Copernicus crater — mosaic of photos by Lunar Reconnaissance Orbiter, made with Wide Angle Camera, 2014 (NASA)
Copernicus crater — mosaic of photos by Lunar Reconnaissance Orbiter, made with Wide Angle Camera, 2014 (NASA)

The Artwork

The Copernicus plate is an exact, scaled-down replica of the Copernicus crater's surface on the moon. The plate's production was made possible by a NASA satellite sent into space in 2009, which, among other tasks, makes 3D scans of the moon's surface to generate precise models.

Copernicus is made out of porcelain at the Reichenbach Porzellanmanufaktur in Thuringia, Germany. The porcelain plates combine traditional handcraft, high technology and the culture of dining with the exploration of the unknown, in this case the moon — the boundary to our endeavor to explore beyond our own planet.

No matter how far the original crater is, we hope that the plate turns the moon into a meeting place, a place in which, over the course of an evening, stories - both factual and fictional - speculation, faith and doubt, hope and myth can be spun into a higher unit, or simply melt away into the late night.

Copernicus plate, biskuit porcelain, L+S
Astronomer Copernicus, or Conversations with God, Oil on canvas by Jan Matejko, late 19 century
Astronomer Copernicus, or Conversations with God, Oil on canvas by Jan Matejko, late 19 century
LRO — Lunar Reconnaissance Orbiter) Chris Meaney, 2008 (NASA)
LRO — Lunar Reconnaissance Orbiter) Chris Meaney, 2008 (NASA)
Photo and Video by Susanne Kathleen Maler

Banquet #1

During lunar eclipse on Monday August 7, 2017, L+S hosted an experimental dinner in Oslo together with Martin Braathen (architect) and Lars Petter Hagen (composer). The dinner served on on Copernicus plates was accompanied by lectures by Stephanie Werner (researcher / professor, Institute for Geology UIO), Per Ditlef Fredriksen (university researcher / professor, Institute for Archeology, UIO) and Olof Olsson (performance artist based in Copenhagen).

Menu #1

Finger food:

— Jerky:
Dried reindeer meat, tørrfisk (dried cod)

Origin: Air shuttle Discovery, December 2006. An homage to Norwegian-Swedish astronaut Christer Fuglesang who was not allowed to bring reindeer jerky with him on board the space shuttle Discovery. Eating Rudolph so soon before Christmas, was considered inappropriate by NASA. He had to go with moose jerky instead. Today, we fulfil his wish.


— 1.Tarator:
Cold soup with walnuts, garlic, yoghurt, dill, lemon and cucumber. Bread. Origin: Interkosmos space program, Bulgaria 1973. Institute of Cryobiology and Lyophilization developed freeze-dried space versions of traditional Bulgarian dishes.
Instruction: Group work: excavate the crater with bread or spoons.

— 2. Shrimp cocktail:
Langoustines, thousand island moon dust (secret recipe of NASA), mayonnaise (egg, oil, lemon, mustard). Origin: NASA, Skylab space station 1974. After protests by astronauts experiencing problems with rehydrating food in space, especially that of collecting floating crumbs, NASA developed a series of frozen foods, including the shrimp cocktail, which became a favourite up until the 1990s.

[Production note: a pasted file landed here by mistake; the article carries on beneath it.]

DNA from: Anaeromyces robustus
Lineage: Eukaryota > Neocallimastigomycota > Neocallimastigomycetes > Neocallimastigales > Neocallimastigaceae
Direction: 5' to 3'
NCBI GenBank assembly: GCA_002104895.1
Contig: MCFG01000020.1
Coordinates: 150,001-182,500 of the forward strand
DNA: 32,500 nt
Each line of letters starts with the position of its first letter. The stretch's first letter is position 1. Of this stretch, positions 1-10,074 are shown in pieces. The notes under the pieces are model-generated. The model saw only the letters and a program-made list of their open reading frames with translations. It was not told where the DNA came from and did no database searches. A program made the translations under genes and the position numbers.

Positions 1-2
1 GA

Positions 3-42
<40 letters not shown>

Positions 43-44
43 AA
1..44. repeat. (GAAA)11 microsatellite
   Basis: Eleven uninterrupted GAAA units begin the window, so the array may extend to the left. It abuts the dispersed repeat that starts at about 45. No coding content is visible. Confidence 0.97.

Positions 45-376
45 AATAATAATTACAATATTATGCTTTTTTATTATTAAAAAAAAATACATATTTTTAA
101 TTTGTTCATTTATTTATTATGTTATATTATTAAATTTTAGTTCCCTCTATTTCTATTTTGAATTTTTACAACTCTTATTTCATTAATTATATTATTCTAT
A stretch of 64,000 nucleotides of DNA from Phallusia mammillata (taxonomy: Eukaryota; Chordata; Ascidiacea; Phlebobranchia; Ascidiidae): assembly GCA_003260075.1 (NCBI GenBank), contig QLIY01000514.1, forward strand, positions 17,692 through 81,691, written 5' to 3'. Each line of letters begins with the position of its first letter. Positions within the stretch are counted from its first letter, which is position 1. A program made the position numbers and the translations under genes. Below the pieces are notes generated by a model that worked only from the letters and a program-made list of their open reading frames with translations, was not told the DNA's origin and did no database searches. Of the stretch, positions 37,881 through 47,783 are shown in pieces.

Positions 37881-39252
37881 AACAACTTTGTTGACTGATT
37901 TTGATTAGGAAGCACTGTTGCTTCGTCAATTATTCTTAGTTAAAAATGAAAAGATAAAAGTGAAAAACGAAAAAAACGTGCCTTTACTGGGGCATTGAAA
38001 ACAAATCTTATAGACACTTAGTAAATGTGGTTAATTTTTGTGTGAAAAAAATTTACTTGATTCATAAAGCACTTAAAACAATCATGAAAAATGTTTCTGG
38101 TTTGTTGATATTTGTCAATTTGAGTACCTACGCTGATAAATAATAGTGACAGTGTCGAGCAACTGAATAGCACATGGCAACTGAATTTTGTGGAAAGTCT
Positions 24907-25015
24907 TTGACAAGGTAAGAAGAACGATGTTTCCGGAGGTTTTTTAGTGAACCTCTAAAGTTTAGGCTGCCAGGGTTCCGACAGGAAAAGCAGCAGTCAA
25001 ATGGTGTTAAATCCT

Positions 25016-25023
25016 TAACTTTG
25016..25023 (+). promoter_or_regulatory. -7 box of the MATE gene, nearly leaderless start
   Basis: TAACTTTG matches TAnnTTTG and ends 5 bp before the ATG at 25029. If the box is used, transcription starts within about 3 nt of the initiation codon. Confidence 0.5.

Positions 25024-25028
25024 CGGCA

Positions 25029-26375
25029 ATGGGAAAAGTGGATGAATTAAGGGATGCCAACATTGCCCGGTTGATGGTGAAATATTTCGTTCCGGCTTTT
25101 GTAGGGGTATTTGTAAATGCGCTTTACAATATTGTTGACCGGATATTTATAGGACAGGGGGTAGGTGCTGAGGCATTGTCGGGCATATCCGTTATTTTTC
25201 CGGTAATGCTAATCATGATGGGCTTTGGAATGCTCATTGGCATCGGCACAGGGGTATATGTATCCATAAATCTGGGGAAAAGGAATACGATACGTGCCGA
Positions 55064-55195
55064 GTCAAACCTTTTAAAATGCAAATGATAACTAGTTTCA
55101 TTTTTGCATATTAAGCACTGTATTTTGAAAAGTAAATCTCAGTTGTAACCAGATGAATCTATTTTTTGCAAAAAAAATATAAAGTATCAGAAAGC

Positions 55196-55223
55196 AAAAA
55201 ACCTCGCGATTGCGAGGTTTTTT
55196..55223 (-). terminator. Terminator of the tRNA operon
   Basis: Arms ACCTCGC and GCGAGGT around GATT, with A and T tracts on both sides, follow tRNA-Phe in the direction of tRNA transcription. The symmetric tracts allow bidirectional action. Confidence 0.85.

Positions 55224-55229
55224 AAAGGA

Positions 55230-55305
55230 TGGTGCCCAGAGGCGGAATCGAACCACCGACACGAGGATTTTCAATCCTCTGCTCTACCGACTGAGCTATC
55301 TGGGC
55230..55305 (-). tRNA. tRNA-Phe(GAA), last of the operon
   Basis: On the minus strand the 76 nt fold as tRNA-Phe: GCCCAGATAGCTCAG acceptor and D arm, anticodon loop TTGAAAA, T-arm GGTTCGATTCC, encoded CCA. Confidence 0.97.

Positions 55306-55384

Instruction: Turn your plates up-side down. Powder plate from above with thousand island gold dust. Place a dollop of mayo in suitable place. Peel langoustine and place accordingly. Eat or discard. Wipe your plate with a sheet of paper.

— 3. Borscht:
Pieces of hot smoked mackerel with dill. Leeks, potato, celery, beets, fish stock. Sour cream with horseradish. Origin: US-USSR Apollo-Soyuz Test Project, food developed in Estonia 1975. Among the astronauts of the Soviet Union, borscht on tube became a staple through the first three decades of space food.
Instruction: Again, quickly wipe, then turn you plates. Pile three pieces of mackerel together in a flat area of the plate. Pour over borscht, not covering the mountain tops. Dress with crème fraiche. Eat or discard. Refill borscht until you are full or mug is empty.

— 4. Cheese:
Goat milk, dried blueberries and figs, honey.
Instruction: The moon is a cheese. Consume it.

— 5. Petit four:
Mars, Milky way, Galaxy. Origin: Inner and outer space
Instruction: For a minute, contemplate the Copernicus crater within the context of outer space. Then, take a chocolate bar and eat.

Image of Copernicus plate prototype on shelf, Reichenbach Porcelain, L+S

Banquet #2

Coming soon.


L+S are Lutz-Rainer Müller (*1977) and Stian Ådlandsvik (*1981), a Norwegian-German artist duo. Their main interest is art in relation to space and the public sphere. Their work is materially and strategically diverse, and often leads to playful and unexpected results. They have worked together since 2006, and both of them have a degree from the National Academy of Fine Arts in Oslo. Ådlandsvik has also studied at the Hochschule für Bildende Künste in Hamburg, while Müller has studied at the Art Academy in Bergen and holds a diploma from the Muthesius Art School in Kiel.

The production is supported and produced by URO/KORO:

  • NBF Norwegian Sculptors Society
  • KORO Public Art Norway
  • Dronebrygg Drone Brewery

Thank you NASA for 3D scanning the Moon and for making the models available for use to the public. This project would not have been possible without your openness.


L+S AS, Sverdrupsgate 5, 0559 Oslo, Norway

Lutz Rainer Müller

Stian Ådlandsvik